OREMUS: 20 November 2007

Steve Benner steve.benner at oremus.org
Mon Nov 19 17:00:01 GMT 2007

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OREMUS for Tuesday, November 20, 2007 
Edmund, King of the East Angles, Martyr, 870

O Lord, open our lips.
And our mouth shall proclaim your praise.

Blessed are you, ever-living God,
the hope of the nations,
the builder of the city that is to come.
our love made visible in Jesus Christ
brings home the lost,
restores the sinner
and gives dignity to the despised.
In his face your light shines out,
flooding lives with goodness and truth,
gathering into one in your kingdom
a divided and broken humanity.
For these and all your mercies, we praise you:
Father, Son and Holy Spirit:
Blessed be God for ever!

An opening canticle may be sung. 


Psalm 120

When I was in trouble I called to the Lord,*
 I called to the Lord and he answered me.
Deliver me, O Lord, from lying lips*
 and from the deceitful tongue.
What shall be done to you and what more besides,*
 O you deceitful tongue?
The sharpened arrows of a warrior,*
 along with hot glowing coals.
How hateful it is that I must lodge in Meshech*
 and dwell among the tents of Kedar!
Too long have I had to live*
 among the enemies of peace.
I am on the side of peace,*
 but when I speak of it, they are for war.

Psalm 121

I lift up my eyes to the hills;*
 from where is my help to come?
My help comes from the Lord,*
 the maker of heaven and earth.
He will not let your foot be moved*
 and he who watches over you will not fall asleep.
Behold, he who keeps watch over Israel*
 shall neither slumber nor sleep;
The Lord himself watches over you;*
 the Lord is your shade at your right hand,
So that the sun shall not strike you by day,*
 nor the moon by night.
The Lord shall preserve you from all evil;*
 it is he who shall keep you safe.
The Lord shall watch over your going out
   and your coming in,*
 from this time forth for evermore.

Psalm 122

I was glad when they said to me,*
 'Let us go to the house of the Lord.'
Now our feet are standing*
 within your gates, O Jerusalem.
Jerusalem is built as a city*
 that is at unity with itself.
To which the tribes go up, the tribes of the Lord,*
 the assembly of Israel, to praise the name of the Lord.
For there are the thrones of judgement,*
 the thrones of the house of David.
Pray for the peace of Jerusalem:*
 'May they prosper who love you.
'Peace be within your walls*
 and quietness within your towers.
'For my family and companions' sake,*
 I pray for your prosperity.
'Because of the house of the Lord our God,*
 I will seek to do you good.'

A Song of the Redeemed (Revelation 7.9,10,14b-17)

Behold, a great multitude
which no one could number, 
>From every nation, 
from all tribes and peoples and tongues,
standing before the throne and the Lamb. 
They were clothed in white robes 
and had palms in their hands, 
and they cried with a loud voice, saying, 
'Salvation belongs to our God 
who sits on the throne,  
and to the Lamb.' 
These are they 
who have come out of the great tribulation, 
they have washed their robes 
and made them white in the blood of the Lamb; 
Therefore they stand before the throne of God,
whom they serve day and night within the temple. 
And the One who sits upon the throne . 
will shelter them with his presence. 
They shall never again feel hunger or thirst, . 
the sun shall not strike them,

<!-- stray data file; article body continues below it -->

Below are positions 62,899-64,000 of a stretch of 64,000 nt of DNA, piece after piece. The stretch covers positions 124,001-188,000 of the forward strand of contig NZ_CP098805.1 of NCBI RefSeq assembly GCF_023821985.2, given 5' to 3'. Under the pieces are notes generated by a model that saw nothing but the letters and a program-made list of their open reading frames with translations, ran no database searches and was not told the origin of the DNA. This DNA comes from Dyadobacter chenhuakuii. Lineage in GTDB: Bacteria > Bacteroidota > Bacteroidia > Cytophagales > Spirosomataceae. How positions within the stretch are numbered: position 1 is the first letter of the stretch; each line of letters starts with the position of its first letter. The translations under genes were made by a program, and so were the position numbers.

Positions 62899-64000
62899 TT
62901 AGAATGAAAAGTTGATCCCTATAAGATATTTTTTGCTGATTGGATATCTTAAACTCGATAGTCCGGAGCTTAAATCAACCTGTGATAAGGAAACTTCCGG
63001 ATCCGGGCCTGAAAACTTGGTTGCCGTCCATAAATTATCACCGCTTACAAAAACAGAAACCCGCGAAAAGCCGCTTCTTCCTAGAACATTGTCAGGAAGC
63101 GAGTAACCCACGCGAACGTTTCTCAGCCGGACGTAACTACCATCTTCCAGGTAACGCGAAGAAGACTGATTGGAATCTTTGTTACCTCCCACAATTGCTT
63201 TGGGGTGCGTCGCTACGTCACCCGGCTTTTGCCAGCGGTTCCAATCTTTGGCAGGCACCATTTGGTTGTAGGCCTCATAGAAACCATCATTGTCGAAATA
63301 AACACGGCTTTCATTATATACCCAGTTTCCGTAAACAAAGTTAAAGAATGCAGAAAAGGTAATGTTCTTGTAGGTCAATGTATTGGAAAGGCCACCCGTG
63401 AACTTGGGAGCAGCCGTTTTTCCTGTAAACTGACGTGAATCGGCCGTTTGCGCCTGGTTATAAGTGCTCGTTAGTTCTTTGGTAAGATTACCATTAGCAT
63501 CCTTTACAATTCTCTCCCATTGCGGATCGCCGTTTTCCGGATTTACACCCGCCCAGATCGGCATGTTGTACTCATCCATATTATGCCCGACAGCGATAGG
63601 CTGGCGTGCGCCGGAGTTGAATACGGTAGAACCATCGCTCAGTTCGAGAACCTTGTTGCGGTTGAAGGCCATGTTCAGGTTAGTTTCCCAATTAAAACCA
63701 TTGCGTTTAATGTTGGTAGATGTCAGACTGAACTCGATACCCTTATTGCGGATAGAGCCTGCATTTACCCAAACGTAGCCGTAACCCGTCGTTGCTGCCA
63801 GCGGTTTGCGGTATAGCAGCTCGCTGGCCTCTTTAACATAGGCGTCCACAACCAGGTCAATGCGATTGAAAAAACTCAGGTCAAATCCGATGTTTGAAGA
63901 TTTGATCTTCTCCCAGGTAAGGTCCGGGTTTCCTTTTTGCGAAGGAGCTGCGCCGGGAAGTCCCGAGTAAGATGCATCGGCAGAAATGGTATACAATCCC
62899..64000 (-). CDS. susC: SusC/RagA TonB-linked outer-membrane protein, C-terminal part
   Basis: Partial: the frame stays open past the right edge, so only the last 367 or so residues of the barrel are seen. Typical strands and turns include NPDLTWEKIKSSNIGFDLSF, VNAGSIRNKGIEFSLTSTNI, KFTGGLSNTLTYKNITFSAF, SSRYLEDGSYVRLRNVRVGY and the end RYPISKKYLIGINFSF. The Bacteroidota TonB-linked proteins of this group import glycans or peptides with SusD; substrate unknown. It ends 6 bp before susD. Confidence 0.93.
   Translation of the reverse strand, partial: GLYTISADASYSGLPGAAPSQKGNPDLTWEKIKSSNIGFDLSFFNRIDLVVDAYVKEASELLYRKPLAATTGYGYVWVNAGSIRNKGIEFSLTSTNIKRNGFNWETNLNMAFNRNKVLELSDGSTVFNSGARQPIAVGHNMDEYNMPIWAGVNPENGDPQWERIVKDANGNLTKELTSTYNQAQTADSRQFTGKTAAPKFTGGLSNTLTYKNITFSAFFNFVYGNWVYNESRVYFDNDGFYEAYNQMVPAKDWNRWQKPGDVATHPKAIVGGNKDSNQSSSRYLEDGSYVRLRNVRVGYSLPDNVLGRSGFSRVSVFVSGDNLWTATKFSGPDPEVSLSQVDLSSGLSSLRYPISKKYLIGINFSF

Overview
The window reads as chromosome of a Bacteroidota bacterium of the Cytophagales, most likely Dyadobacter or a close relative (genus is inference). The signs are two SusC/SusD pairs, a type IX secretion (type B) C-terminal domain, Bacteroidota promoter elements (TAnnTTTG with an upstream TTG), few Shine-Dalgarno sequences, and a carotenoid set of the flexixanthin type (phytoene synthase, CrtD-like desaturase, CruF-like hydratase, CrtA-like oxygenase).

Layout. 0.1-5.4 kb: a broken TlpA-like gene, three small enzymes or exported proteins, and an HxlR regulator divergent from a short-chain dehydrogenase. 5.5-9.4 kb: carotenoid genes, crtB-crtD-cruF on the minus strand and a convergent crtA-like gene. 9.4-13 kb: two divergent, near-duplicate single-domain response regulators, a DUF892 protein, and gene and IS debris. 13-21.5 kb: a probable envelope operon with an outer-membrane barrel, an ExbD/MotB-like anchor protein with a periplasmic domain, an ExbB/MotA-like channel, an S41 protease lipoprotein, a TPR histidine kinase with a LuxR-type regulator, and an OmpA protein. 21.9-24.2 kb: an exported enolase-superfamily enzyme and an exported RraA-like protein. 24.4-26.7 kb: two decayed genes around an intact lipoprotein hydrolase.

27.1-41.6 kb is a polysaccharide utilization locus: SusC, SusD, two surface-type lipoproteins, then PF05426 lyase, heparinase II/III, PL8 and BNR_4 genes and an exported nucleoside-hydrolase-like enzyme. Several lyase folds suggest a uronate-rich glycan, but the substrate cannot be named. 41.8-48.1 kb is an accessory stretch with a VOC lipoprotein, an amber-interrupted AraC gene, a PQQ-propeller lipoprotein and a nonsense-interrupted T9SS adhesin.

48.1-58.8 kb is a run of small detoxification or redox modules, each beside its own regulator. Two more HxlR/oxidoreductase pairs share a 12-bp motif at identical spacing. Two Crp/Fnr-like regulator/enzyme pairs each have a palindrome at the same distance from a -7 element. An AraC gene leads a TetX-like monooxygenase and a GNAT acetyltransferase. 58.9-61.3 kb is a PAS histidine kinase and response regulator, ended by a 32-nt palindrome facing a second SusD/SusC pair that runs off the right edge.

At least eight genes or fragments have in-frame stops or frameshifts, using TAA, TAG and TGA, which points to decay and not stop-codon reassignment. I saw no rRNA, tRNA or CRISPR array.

nor any scorching heat. 
For the Lamb at the heart of the throne 
will be their Shepherd, 
He will guide them to springs of living water, 
and God will wipe away every tear from their eyes. 

Psalm 146

   Praise the Lord, O my soul!*
 I will praise the Lord as long as I live;
   I will sing praises to my God while I have my being.
Put not your trust in rulers,
   nor in any child of earth,*
 for there is no help in them.
When they breathe their last, they return to earth,*
 and in that day their thoughts perish.
Happy are they who have the God of Jacob
   for their help!*
 whose hope is in the Lord their God;
Who made heaven and earth, the seas,
   and all that is in them;*
 who keeps his promise for ever;
Who gives justice to those who are oppressed,*
 and food to those who hunger.
The Lord sets the prisoners free;
   the Lord opens the eyes of the blind;*
 the Lord lifts up those who are bowed down;
The Lord loves the righteous;
   the Lord cares for the stranger;*
 he sustains the orphan and widow,
   but frustrates the way of the wicked.
The Lord shall reign for ever,*
 your God, O Zion, throughout all generations.

FIRST READING [2 Maccabees 6:18-31]:

Eleazar, one of the scribes in high position, a man now advanced in age and of noble
presence, was being forced to open his mouth to eat swine's flesh. But he, welcoming
death with honour rather than life with pollution, went up to the rack of his own
accord, spitting out the flesh, as all ought to go who have the courage to refuse things
that it is not right to taste, even for the natural love of life.
Those who were in charge of that unlawful sacrifice took the man aside because of
their long acquaintance with him, and privately urged him to bring meat of his own
providing, proper for him to use, and to pretend that he was eating the flesh of the
sacrificial meal that had been commanded by the king, so that by doing this he might
be saved from death, and be treated kindly on account of his old friendship with them.
But making a high resolve, worthy of his years and the dignity of his old age and the
grey hairs that he had reached with distinction and his excellent life even from
childhood, and moreover according to the holy God-given law, he declared himself
quickly, telling them to send him to Hades.
'Such pretence is not worthy of our time of life,' he said, 'for many of the young might
suppose that Eleazar in his ninetieth year had gone over to an alien religion, and
through my pretence, for the sake of living a brief moment longer, they would be led
astray because of me, while I defile and disgrace my old age. Even if for the present I
would avoid the punishment of mortals, yet whether I live or die I will not escape the
hands of the Almighty. Therefore, by bravely giving up my life now, I will show myself
worthy of my old age and leave to the young a noble example of how to die a good
death willingly and nobly for the revered and holy laws.'
When he had said this, he went at once to the rack. Those who a little before had acted
towards him with goodwill now changed to ill will, because the words he had uttered
were in their opinion sheer madness. When he was about to die under the blows, he
groaned aloud and said: 'It is clear to the Lord in his holy knowledge that, though I
might have been saved from death, I am enduring terrible sufferings in my body under
this beating, but in my soul I am glad to suffer these things because I fear him.'
So in this way he died, leaving in his death an example of nobility and a memorial of
courage, not only to the young but to the great body of his nation.